Is increasing competition in the UK asset finance market driving a race to the bottom on pricing?

After ING left the UK market in 2012, it left a vacuum of business, estimated at around £1bn (€1.33bn).

That vacuum of business was absorbed by the UK’s other bank-backed players and asset finance firms.

It was also part of the inspiration for the new wave of so-called challenger banks to get set-up in the UK market.

Additionally, foreign investment has flowed into the UK market and backed new leasing businesses, which have been availing of this global liquidity and investment.

The Finance & Leasing Association figures returned a 10% asset finance growth rate in November. It’s a staggering cross-industry, cross-sector average for FLA members – the sort of double-digit return that attracts private equity funds.

PE houses have therefore set up in the market in force and that has only increased competition.

Some of the tactics that have been engaged in order to win business or market share might not be in the industry’s best interests. Or in the interest of those who are developing these practices.

Rumours abound about ‘gazumping’ contracts, where panel brokers have arranged leases through a funder, and have then been undercut by up to half their deal value by a second funder, in order to swing the broker and the client at the eleventh hour.

Pricing business in order to win it over competition is a risky practice – engaged in because players are trying to win market share.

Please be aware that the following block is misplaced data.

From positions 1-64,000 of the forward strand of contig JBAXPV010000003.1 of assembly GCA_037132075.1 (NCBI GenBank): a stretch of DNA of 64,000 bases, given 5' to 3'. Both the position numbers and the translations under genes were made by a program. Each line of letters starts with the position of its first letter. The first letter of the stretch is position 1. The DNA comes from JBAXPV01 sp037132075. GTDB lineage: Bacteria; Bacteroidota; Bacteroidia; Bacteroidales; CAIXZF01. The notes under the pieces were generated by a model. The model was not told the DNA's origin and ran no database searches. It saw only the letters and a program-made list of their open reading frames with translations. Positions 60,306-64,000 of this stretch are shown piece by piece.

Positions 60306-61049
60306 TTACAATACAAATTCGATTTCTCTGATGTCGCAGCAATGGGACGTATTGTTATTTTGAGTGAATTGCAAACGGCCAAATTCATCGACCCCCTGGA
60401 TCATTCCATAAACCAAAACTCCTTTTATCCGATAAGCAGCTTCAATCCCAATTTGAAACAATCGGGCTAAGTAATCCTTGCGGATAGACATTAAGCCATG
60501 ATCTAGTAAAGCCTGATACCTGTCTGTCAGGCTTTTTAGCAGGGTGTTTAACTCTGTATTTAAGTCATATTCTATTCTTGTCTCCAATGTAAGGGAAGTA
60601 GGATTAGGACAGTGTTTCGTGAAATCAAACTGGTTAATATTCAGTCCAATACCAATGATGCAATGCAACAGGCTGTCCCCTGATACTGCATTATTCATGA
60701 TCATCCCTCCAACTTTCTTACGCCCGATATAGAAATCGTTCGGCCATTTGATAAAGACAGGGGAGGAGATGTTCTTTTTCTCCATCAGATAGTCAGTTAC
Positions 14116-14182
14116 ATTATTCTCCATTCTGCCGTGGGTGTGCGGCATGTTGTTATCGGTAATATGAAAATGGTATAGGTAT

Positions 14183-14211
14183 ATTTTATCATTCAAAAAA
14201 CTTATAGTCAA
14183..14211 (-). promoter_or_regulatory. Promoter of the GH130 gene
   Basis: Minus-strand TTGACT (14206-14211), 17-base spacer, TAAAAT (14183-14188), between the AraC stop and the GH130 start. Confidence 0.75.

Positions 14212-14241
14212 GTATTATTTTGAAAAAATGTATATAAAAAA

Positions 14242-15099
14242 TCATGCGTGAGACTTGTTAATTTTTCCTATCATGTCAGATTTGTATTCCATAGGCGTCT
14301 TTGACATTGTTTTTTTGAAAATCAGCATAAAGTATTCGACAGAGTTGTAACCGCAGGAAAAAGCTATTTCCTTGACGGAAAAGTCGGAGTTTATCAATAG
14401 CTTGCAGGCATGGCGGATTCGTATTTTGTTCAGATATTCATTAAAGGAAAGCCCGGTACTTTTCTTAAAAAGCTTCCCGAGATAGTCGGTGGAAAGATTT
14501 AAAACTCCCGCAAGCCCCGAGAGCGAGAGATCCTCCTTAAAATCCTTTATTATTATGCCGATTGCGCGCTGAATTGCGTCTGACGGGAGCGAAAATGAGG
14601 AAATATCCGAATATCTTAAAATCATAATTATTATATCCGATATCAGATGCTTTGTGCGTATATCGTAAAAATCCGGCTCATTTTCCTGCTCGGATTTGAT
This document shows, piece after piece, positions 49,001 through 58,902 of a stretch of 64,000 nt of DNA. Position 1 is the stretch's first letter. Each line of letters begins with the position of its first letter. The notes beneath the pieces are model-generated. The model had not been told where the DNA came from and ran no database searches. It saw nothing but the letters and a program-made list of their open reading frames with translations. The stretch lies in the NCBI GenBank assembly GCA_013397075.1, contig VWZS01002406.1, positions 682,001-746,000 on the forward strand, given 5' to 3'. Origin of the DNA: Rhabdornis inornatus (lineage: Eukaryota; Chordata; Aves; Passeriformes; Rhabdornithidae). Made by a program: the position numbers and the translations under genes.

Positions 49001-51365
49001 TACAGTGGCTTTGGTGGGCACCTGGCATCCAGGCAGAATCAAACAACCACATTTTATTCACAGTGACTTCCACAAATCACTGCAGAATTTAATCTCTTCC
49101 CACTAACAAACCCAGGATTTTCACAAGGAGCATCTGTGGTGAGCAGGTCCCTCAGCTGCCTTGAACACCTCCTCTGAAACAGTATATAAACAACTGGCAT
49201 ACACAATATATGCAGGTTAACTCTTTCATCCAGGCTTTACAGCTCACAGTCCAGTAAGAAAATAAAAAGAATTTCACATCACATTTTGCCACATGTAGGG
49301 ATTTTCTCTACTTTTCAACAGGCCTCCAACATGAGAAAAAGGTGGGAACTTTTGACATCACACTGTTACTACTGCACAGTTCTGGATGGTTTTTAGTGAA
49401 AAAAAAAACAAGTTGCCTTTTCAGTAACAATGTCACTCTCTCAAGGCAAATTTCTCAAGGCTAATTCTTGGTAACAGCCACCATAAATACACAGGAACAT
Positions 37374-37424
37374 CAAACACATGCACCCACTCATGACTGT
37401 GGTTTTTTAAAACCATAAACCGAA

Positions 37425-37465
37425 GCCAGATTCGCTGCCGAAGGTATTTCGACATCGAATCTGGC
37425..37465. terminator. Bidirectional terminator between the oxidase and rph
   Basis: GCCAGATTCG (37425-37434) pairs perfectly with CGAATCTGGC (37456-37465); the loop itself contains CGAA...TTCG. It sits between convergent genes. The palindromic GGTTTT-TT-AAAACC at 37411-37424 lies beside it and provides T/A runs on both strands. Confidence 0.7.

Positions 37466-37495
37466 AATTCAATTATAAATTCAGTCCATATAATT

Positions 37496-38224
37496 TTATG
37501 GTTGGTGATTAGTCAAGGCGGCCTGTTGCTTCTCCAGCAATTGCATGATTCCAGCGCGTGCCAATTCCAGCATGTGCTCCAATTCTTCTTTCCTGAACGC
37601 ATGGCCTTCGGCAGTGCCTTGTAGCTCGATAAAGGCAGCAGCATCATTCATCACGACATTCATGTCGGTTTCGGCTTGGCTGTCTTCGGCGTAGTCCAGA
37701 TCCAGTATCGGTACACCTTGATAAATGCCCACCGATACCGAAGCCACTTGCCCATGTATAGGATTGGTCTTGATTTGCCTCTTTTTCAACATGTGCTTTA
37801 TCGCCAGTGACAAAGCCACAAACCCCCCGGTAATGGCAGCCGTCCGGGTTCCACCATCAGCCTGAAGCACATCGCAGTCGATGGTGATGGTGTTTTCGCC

Yet selling super cheap leases at unfeasibly low prices does not give businesses the margins of support they need on their leases to survive should there be a change in the economy and default rates start to rise among lessees.

With the volatility of global equity markets, most notably resulting in a major sell warning by RBS in the Financial Times this month, SMEs have to be careful.

A global correction in the value of equities, a global slowdown should China’s economy crash, or a higher than expected rise in the base interest rate by the Bank of England could cause serious problems for leases that are not priced responsibly.

As quickly as we see the number of market entrants rise, we could see the total number of businesses fall.

The answer, as we have been developing, is not a race downwards in pricing, but in a race to develop services that are useful to the client as a value add-on.

That is a truly sustainable business practice.

The ‘Brexit’ question is bad for business in the short term

The EU question that’s hanging over Britain is not helping matters when it comes to pipeline business for funders.

Whatever your politics, when it comes to the EU, certainty is best for business.

I know a lot of funders breathed a sigh of relief after the UK’s general election if only because it provided certainty for at least the next four years.

Domestically it might seem that once UK Prime Minister David Cameron sets a date for an EU referendum, SME owners might think twice about entering into a lease contract in the months preceding the date, assuming the lease duration lasts several years.

Whatever the effect of a Brexit on the leasing market: the damage to new business figures in the run-up to the date could cause a few problems too.